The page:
Dr. Moss has served as a guest lecturer on surgery at Harvard University’s Medical Grand Rounds and as a guest faculty member at Yale University. My Recovery Companion is an alphabetical, easy-to-reference handbook to use in moments of struggle, or when confronted by challenging life and addiction issues.
Jennifer S. Kelly is a writer and journalist whose work has appeared in TwinSpires, Paulick Report, America’s Best Racing, and The Racing Biz. This book examines the racing legacies of Gallant Fox and Omaha and how William Woodward’s service to racing during the 20th century changed the landscape of the American Thoroughbred industry.
Martha Greenwald is the editor of the anthology Who We Lost: A Portable COVID Memorial and Founding Director/Curator of The WhoWeLost Project. Her first collection of poetry, Other Prohibited Items, was the winner of the Mississippi Review Poetry Series. She is the winner of the 2020 Yeats Prize.
House is the New York Times bestselling author of six novels and one book of creative nonfiction. Lark Ascending follows Lark and his impromptu family of fellow refugees as they struggle to find a haven in a near-future world of widespread ecological, political and civil dangers.
Former Poet Laureate of Kentucky and 2022 NAACP Image Award Winner, Crystal Wilkinson has released a new book titled Perfect Black. This captivating collection of poetry and prose, beautifully blending her rural roots with a passion for language and storytelling, all interwoven with striking illustrations from her long-time partner, Ronald W. Davis.
Libby Falk Jones is a member of Bluegrass Writers Studio and Berea Writers Circle, she currently co-directs Coming of Age, a writing program for Kentucky women over 55. This collection includes poems appearing in Jones’ two previous chapbooks as well as poems published in a variety of journals and anthologies over the past three decades.
A longtime newspaper reporter and editor, David Wesley Williams, lives in Memphis, TN, with his wife, Barb, and their two retired racing greyhounds. The story of Everybody Knows introduces a raft of characters, including musicians, an escaped felon, a tyrannical governor atop his state’s old electric chair, various and likable sidekicks and mistresses, and even a writer.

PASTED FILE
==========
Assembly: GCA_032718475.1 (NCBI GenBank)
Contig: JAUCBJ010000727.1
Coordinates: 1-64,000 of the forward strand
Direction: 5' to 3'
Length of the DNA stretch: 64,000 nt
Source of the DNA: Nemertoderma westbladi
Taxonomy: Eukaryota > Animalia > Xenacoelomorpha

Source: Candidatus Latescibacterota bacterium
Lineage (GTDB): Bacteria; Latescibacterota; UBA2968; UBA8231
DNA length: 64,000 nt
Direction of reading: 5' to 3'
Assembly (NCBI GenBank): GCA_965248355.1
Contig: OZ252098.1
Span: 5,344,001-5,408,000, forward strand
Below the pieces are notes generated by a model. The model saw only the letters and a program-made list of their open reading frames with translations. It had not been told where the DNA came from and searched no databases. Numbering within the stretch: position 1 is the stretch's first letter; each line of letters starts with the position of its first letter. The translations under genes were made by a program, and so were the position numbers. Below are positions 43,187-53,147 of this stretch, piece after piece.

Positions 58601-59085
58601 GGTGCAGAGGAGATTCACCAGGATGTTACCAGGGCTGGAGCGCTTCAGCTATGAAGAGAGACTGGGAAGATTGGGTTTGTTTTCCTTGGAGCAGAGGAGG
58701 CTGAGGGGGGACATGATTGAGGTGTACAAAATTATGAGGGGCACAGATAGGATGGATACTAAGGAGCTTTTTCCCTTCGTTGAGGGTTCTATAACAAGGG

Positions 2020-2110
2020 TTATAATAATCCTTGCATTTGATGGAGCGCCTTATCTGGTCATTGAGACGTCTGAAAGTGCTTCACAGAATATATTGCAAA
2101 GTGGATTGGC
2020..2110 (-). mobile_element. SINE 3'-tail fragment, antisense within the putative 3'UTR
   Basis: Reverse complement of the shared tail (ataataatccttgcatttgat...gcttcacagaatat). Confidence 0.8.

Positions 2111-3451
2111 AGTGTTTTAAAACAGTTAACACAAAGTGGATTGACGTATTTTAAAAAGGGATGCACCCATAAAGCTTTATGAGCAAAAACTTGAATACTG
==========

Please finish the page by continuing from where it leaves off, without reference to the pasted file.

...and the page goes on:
Kim Wickens grew up in Dallas, TX, and practiced as a criminal defense lawyer in New Mexico for twenty years. Lexington is the dramatic true story of the champion Thoroughbred racehorse who gained international fame in the tumultuous Civil War-era South, and became the most successful sire in American racing history.
Veteran sportswriter Jamie H. Vaught has covered the University of Kentucky’s basketball program since his early college days. If you feel nostalgic for UK’s glorious basketball past, this 408-page hardcover could be of interest! It also contains football stories and inside accounts about the Kentucky Wildcats.
Jayne Moore Waldrop is a writer and attorney who loves telling stories about her native western Kentucky. Michael McBride is a Tennessee-based artist and a professor at Tennessee State University. A Journey in Color: The Art of Ellis Wilson tells the story of a young man’s determined path to become a classically trained artist.
Andrew Welsh-Huggins’s short stories have appeared in Alfred Hitchcock Mystery Magazine, Ellery Queen Mystery Magazine, Mystery Magazine and other publications. The End of the Road is a standalone crime novel about a young woman’s quest for vengeance after her boyfriend is shot and left for dead.
Julian R. Vaca is a first generation Mexican American and a first-generation college graduate. The story in The Memory Index is set in an alternative 1987, where a disease ravages human memories. There is no cure, only artificial recall. The lucky ones, ”the recollectors” need the treatment only once a day.
For over a decade, Jessica D. Thompson served as a crisis office volunteer as well as a hospital and legal advocate for a battered women’s shelter. Daybreak and Deep is a rich and graceful assembly of requiems, for family and home places, for a spouse. Jessica D. Thompson honors, then abandons the innocence of childhood and the prescribed gender roles imbued with religion and tradition.